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Skeletal muscle channelopathies: a guide to diagnosis and management
  1. Emma Matthews1,2,
  2. Sarah Holmes3,
  3. Doreen Fialho2,3,4
  1. 1Atkinson-Morley Neuromuscular Centre, St George's University Hospitals NHS Foundation Trust, London, UK
  2. 2Department of Neuromuscular Diseases, UCL, Institute of Neurology, London, UK
  3. 3Queen Square Centre for Neuromuscular Diseases, National Hospital for Neurology and Neurosurgery, London, UK
  4. 4Department of Clinical Neurophysiology, King's College Hospital NHS Foundation Trust, London, UK
  1. Correspondence to Dr Emma Matthews, Atkinson-Morley Neuromuscular Centre, St George's University Hospitals NHS Foundation Trust, London, London, UK; e.matthews{at}sgul.ac.uk

Abstract

Skeletal muscle channelopathies are a group of rare episodic genetic disorders comprising the periodic paralyses and the non-dystrophic myotonias. They may cause significant morbidity, limit vocational opportunities, be socially embarrassing, and sometimes are associated with sudden cardiac death. The diagnosis is often hampered by symptoms that patients may find difficult to describe, a normal examination in the absence of symptoms, and the need to interpret numerous tests that may be normal or abnormal. However, the symptoms respond very well to holistic management and pharmacological treatment, with great benefit to quality of life. Here, we review when to suspect a muscle channelopathy, how to investigate a possible case and the options for therapy once a diagnosis is made.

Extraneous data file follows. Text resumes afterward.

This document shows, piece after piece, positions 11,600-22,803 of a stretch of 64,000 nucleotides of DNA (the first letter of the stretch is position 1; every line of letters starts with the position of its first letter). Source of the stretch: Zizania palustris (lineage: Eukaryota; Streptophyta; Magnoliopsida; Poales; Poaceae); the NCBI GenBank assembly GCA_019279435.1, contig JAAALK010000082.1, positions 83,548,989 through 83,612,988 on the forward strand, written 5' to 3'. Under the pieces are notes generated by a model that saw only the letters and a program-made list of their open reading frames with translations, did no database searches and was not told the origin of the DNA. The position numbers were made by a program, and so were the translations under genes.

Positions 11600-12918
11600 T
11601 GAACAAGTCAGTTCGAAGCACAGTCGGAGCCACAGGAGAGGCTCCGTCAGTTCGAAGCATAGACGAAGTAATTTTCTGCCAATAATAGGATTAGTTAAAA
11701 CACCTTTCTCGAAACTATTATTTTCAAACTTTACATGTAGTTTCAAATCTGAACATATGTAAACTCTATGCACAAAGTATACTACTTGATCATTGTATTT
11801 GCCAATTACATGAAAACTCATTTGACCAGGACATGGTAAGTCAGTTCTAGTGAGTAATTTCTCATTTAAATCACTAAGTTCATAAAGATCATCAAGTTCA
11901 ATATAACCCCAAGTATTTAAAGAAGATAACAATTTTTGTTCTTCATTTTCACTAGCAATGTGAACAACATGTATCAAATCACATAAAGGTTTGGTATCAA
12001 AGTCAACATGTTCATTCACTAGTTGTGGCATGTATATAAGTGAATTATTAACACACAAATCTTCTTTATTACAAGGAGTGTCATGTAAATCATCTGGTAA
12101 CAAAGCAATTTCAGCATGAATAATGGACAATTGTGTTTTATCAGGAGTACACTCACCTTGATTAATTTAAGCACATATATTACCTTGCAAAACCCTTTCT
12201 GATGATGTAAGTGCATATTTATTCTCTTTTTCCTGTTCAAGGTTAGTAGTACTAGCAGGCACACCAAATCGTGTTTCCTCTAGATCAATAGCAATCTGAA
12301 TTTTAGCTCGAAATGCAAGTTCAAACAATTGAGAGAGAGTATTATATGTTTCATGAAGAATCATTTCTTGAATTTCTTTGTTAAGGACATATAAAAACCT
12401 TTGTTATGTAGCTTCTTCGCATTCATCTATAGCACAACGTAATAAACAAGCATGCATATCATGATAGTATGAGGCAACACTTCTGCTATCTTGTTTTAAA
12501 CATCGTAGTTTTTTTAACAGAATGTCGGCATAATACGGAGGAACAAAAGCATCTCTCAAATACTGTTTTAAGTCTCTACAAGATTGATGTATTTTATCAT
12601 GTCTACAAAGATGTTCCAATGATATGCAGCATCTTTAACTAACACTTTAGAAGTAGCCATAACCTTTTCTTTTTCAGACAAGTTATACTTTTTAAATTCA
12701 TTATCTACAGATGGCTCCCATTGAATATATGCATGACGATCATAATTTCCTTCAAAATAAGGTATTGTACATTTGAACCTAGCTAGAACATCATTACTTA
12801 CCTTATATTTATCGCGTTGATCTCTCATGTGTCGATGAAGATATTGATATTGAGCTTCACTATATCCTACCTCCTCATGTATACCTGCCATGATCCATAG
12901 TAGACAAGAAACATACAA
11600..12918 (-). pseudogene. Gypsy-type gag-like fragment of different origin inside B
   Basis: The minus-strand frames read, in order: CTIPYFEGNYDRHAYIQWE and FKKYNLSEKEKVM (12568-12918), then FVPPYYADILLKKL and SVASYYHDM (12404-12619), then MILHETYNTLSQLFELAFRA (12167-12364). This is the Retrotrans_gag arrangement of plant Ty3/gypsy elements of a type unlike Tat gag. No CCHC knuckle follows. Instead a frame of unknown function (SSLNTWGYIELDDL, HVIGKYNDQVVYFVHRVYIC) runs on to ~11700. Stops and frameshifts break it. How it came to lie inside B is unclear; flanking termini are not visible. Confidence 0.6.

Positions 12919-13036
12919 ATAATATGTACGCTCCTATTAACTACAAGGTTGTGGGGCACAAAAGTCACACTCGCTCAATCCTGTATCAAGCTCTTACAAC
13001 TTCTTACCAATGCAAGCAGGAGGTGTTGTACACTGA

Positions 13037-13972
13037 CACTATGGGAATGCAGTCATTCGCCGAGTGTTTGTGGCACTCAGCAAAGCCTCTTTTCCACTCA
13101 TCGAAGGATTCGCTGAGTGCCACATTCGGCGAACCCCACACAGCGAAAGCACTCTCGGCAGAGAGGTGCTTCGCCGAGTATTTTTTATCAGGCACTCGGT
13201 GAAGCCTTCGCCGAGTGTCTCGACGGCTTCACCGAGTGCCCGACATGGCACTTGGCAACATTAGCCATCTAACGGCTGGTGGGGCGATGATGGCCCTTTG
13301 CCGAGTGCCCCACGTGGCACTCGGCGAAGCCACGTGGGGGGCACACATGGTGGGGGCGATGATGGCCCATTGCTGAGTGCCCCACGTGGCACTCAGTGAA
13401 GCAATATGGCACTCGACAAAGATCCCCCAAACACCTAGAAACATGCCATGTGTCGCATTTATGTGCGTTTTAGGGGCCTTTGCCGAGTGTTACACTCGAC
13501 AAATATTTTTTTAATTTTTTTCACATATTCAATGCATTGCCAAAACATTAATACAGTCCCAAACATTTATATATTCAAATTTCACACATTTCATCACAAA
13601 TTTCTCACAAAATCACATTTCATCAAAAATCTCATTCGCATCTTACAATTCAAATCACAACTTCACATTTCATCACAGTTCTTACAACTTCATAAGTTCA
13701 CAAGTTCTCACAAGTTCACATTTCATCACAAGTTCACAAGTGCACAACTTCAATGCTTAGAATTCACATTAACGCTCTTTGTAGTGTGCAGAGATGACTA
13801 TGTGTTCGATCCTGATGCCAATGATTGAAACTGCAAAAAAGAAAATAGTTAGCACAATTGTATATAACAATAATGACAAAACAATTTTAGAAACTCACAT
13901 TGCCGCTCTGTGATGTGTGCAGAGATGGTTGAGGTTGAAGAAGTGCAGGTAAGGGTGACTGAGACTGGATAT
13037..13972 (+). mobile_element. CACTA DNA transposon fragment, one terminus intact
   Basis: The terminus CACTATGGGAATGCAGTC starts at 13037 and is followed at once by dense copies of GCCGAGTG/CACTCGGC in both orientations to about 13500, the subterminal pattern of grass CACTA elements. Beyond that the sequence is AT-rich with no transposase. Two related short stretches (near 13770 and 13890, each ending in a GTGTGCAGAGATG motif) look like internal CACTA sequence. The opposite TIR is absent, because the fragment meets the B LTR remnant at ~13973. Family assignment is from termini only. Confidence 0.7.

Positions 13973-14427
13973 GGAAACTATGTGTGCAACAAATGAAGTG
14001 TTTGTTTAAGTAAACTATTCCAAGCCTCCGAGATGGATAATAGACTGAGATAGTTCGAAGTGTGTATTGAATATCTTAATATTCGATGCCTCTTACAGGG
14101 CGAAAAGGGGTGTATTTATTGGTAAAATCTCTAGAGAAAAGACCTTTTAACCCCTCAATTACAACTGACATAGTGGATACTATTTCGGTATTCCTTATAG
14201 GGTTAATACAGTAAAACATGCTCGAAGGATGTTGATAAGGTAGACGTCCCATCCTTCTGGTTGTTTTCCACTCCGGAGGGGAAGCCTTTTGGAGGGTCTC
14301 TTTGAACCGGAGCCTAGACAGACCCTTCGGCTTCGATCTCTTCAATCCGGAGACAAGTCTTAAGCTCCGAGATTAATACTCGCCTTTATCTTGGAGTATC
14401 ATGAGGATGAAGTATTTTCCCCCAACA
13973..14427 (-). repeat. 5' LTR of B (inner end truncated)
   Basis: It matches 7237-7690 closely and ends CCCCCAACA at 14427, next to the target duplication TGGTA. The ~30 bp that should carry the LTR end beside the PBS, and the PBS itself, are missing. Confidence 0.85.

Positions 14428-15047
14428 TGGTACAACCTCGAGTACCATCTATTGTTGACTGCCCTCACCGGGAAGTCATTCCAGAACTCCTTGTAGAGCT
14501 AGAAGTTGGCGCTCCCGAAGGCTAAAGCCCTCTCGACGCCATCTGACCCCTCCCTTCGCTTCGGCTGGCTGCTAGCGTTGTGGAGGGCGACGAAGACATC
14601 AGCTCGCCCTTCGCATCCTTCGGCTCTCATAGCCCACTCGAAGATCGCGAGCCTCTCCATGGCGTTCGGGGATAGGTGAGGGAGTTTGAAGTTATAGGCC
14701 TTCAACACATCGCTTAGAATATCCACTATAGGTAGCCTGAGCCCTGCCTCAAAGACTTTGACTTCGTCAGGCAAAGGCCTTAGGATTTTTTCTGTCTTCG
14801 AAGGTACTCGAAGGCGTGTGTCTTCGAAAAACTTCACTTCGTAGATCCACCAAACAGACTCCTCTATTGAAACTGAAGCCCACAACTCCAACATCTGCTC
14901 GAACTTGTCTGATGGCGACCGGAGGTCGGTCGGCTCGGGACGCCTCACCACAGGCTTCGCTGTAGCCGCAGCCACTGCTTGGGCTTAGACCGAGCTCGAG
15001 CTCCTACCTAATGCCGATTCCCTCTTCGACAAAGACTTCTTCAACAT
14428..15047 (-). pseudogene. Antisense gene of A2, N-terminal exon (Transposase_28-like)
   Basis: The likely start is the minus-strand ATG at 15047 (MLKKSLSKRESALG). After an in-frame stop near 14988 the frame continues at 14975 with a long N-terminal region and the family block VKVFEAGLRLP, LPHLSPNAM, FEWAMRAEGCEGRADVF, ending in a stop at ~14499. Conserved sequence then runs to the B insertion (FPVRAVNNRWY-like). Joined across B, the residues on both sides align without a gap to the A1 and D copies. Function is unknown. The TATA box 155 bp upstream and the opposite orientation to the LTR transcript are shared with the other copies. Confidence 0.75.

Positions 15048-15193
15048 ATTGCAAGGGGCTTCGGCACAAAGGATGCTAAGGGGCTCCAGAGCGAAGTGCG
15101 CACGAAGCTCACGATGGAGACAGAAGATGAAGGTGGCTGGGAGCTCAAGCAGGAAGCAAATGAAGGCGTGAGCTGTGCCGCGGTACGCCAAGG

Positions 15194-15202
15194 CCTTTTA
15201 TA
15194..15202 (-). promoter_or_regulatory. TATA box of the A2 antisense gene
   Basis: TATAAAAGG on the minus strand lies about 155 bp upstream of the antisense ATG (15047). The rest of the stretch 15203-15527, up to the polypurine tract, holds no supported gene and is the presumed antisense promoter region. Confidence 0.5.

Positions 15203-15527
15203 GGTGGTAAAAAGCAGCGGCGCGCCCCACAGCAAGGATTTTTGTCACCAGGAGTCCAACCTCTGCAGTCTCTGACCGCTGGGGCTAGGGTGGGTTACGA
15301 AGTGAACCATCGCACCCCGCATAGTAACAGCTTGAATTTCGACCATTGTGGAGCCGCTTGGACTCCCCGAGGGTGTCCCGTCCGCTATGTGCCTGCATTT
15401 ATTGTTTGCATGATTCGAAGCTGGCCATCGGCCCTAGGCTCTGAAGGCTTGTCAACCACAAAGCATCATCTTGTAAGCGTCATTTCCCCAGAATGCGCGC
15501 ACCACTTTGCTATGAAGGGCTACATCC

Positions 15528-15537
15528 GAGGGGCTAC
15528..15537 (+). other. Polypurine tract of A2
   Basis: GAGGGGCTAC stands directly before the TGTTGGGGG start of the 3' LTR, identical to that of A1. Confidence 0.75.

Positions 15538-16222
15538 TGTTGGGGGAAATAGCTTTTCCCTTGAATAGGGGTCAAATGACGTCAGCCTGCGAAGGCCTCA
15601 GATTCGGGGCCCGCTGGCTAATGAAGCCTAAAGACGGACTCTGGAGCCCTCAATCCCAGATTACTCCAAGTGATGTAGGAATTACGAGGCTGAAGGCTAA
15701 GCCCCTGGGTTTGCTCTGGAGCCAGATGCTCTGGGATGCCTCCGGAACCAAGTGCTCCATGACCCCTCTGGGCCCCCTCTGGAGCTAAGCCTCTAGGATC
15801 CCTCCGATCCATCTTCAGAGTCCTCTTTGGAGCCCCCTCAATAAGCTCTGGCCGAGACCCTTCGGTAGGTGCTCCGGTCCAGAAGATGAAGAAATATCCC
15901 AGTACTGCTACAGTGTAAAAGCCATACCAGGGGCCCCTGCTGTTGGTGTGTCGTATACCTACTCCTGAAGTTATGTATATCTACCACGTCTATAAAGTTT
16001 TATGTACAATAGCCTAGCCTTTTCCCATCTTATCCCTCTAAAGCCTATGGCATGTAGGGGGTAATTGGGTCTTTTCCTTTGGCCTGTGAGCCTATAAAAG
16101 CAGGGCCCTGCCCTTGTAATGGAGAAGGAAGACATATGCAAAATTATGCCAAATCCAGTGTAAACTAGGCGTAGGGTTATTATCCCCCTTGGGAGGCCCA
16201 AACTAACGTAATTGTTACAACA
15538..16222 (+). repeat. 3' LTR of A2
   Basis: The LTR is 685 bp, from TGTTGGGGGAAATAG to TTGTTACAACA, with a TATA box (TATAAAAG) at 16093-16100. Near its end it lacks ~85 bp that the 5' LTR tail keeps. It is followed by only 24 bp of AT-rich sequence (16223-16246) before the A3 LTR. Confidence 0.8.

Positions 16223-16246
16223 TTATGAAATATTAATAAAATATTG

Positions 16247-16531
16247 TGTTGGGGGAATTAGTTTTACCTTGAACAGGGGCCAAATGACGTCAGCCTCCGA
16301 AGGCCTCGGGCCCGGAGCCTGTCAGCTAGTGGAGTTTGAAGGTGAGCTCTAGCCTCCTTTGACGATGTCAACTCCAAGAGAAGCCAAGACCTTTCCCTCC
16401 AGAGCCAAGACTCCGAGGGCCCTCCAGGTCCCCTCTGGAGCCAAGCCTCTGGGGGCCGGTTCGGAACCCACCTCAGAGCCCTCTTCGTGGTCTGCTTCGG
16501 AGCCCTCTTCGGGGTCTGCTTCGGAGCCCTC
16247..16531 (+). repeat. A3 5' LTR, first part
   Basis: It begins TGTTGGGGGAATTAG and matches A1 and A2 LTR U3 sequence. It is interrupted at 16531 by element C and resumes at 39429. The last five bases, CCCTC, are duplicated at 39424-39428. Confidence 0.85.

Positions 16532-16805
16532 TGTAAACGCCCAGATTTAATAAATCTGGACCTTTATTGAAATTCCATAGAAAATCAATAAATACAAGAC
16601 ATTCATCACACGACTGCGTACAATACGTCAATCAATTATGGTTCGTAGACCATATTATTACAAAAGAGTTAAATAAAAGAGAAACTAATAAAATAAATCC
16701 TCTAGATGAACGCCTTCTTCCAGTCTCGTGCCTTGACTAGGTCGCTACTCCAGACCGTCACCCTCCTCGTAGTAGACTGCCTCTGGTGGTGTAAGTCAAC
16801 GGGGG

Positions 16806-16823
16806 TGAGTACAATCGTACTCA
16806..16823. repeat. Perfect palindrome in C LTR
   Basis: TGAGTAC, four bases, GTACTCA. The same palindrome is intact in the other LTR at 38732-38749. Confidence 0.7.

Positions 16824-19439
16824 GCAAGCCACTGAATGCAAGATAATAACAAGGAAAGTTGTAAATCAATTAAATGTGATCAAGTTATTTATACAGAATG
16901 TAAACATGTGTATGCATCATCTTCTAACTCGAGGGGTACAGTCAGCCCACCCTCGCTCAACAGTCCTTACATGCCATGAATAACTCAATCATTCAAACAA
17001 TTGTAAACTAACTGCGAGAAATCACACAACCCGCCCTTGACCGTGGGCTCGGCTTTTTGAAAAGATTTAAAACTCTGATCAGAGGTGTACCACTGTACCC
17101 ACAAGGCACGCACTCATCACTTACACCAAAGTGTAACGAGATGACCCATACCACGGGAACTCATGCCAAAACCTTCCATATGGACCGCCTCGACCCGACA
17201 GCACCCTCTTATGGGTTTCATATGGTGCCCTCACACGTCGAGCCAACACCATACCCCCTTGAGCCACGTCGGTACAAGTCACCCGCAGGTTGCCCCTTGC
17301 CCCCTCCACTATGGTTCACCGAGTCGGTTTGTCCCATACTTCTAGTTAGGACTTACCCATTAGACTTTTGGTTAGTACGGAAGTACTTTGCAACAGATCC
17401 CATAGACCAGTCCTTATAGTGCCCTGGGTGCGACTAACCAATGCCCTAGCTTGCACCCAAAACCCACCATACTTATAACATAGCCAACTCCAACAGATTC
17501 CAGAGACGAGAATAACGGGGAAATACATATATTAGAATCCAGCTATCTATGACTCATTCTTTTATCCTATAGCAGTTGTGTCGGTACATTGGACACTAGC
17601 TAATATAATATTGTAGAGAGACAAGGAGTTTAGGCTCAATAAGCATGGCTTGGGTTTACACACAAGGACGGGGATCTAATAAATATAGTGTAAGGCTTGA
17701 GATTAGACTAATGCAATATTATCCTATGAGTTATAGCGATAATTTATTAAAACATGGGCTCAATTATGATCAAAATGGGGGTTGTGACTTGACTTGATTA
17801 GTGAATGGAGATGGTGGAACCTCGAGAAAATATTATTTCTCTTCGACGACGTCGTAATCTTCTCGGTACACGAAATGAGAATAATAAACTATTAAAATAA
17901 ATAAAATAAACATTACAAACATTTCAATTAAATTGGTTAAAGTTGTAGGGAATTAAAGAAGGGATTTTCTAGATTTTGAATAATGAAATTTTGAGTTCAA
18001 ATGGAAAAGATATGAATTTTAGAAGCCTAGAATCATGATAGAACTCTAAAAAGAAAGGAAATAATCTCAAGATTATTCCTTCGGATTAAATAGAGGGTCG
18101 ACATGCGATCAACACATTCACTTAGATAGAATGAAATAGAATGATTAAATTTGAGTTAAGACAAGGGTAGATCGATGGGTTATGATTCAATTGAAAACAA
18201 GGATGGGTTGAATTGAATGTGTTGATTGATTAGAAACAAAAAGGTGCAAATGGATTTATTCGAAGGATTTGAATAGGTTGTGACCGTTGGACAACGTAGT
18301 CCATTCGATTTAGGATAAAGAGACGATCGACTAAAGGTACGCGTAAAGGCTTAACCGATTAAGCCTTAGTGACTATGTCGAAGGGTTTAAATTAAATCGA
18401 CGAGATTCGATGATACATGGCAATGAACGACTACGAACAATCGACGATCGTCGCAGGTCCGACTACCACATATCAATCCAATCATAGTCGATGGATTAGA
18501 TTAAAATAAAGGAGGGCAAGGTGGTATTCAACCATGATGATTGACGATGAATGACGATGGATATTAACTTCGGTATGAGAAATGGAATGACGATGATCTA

• cardiology
  • channels
  • clinical neurology
  • EMG
  • muscle disease

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Footnotes

  • Twitter @EmmaM_Channels

  • Contributors All authors contributed to drafting and editing the manuscript.

  • Funding The authors have not declared a specific grant for this research from any funding agency in the public, commercial or not-for-profit sectors.

  • Competing interests None declared.

  • Patient consent for publication Not required.

  • Provenance and peer review Commissioned: externally reviewed by Jon Walters, Swansea, UK.

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